Families Becoming Healthy Together

  • STATUS
    Recruiting
  • End date
    Sep 30, 2024
  • participants needed
    156
  • sponsor
    The University of Tennessee, Knoxville
Updated on 27 January 2021
body mass index
habituation
childhood obesity
obesity treatment

Summary

The investigators plan to implement a novel limited RED (high-energy-dense) food variety prescription within a 18-month FBT to examine its effect on 18-month body mass index (BMI). This will be the first randomized control trial to examine how habituation rate, assessed via salivary habituation, mediates reduction in RED food intake, overall energy intake, and reductions in BMI over time, as well as if baseline habituation rate is a behavioral phenotype that moderates BMI outcomes. One hundred fifty-six children aged 8 to 12 years at > 85th percentile BMI will be randomized to one of two, 18-month interventions compared in our 6-month pilot study: FBT (family-based behavioral obesity treatment) or FBT+Variety. Child and adult caregiver assessments will occur at 0, 6, 12, and 18 months on anthropometrics, dietary intake (RED food variety, energy, and diet quality), habituation, and physical activity.

Description

Identifying successful methods for reducing long-term energy intake continues to be a challenge in obesity treatment. Basic behavioral research has found that the rate of habituation (i.e., rate of reduction in physiological and behavioral responding) to food is related to amount of food consumed, and faster habituation rates reduce food intake. The rate of habituation to food can be accelerated when variety in foods is limited, producing decreased intake. Thus, a dietary prescription that limits variety of high-energy-dense (HED) foods may boost ability to reduce long-term energy intake, enhancing long-term weight loss.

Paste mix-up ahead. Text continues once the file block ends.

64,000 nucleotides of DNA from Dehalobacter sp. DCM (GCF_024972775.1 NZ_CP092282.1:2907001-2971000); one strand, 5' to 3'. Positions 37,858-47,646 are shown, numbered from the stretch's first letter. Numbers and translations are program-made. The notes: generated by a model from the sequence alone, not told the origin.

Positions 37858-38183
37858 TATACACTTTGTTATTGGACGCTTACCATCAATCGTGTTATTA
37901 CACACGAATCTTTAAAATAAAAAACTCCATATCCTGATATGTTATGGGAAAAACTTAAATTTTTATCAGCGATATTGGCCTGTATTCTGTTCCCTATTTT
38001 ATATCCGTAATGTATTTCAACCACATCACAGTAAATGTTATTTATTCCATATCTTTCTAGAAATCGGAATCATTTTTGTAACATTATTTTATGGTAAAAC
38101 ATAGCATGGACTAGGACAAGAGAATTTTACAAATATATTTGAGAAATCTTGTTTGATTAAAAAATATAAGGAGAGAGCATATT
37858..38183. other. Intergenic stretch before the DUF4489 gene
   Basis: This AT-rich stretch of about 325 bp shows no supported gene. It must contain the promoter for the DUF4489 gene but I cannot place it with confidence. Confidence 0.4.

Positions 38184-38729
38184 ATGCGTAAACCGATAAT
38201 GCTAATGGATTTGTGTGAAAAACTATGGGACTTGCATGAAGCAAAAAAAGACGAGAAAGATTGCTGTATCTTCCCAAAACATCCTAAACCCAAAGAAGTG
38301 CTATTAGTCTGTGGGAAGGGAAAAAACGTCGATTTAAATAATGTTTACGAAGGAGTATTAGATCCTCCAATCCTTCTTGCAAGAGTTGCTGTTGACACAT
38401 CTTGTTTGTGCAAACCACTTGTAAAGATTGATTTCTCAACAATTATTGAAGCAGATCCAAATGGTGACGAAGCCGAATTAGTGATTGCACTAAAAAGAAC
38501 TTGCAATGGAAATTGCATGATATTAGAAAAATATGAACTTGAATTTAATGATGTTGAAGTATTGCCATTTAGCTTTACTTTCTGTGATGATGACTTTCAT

Furthermore, habituation rates to food show large individual variability. For example, individuals with overweight habituate slower to food than individuals with a healthy weight, and slower habituation rates predict greater increases in child standardized body mass index (ZBMI). Thus, slower habituation rates to food may be a behavioral phenotype for increased risk of suboptimal weight outcomes. Obesity interventions that accelerate habituation to food may then be more beneficial for those with this behavioral phenotype.

The investigators have been conducting a line of translational research that applies habituation theory to obesity treatment involving: 1) studies systematically testing basic concepts to better inform intervention development; 2) "proof-of-concept" testing; and 3) efficacy trials. The long-term goal of this research is to develop a dietary prescription that harnesses habituation as a mechanism for reducing long-term energy intake. This research has culminated in piloting a limited variety prescription (variety of both HED snack foods and entrees at dinner were limited) within a 6-month family-based behavioral obesity treatment (FBT) for children. Twenty-four families, with a child > 85th percentile BMI and aged 8 to 12 years, were randomized to FBT that included the Traffic Light Diet (1000-1500 kcal/day, < 2 servings/day of RED [HED] foods) and a > 60 min/day of moderate- to vigorous-intensity physical activity prescription or to FBT that included a limited dietary variety prescription (one RED snack food and dinner entre were chosen; families regularly consumed these foods as compared to other RED snack foods and entrees) (FBT+Variety). At 6-months children in FBT+Variety had a significantly greater reduction in percent overweight than those in FBT (-15.4% vs.- 8.9%), and families in FBT+Variety had a lower daily intake of kcal from fat (351 kcal vs. 494 kcal). This limited dietary variety prescription shows promise for enhancing weight outcomes in FBT. However, research is needed to examine if limiting variety improves long-term weight loss, if this improvement is due to enhanced habituation, and explore if there is a behavioral phenotype that more greatly benefits from this dietary approach.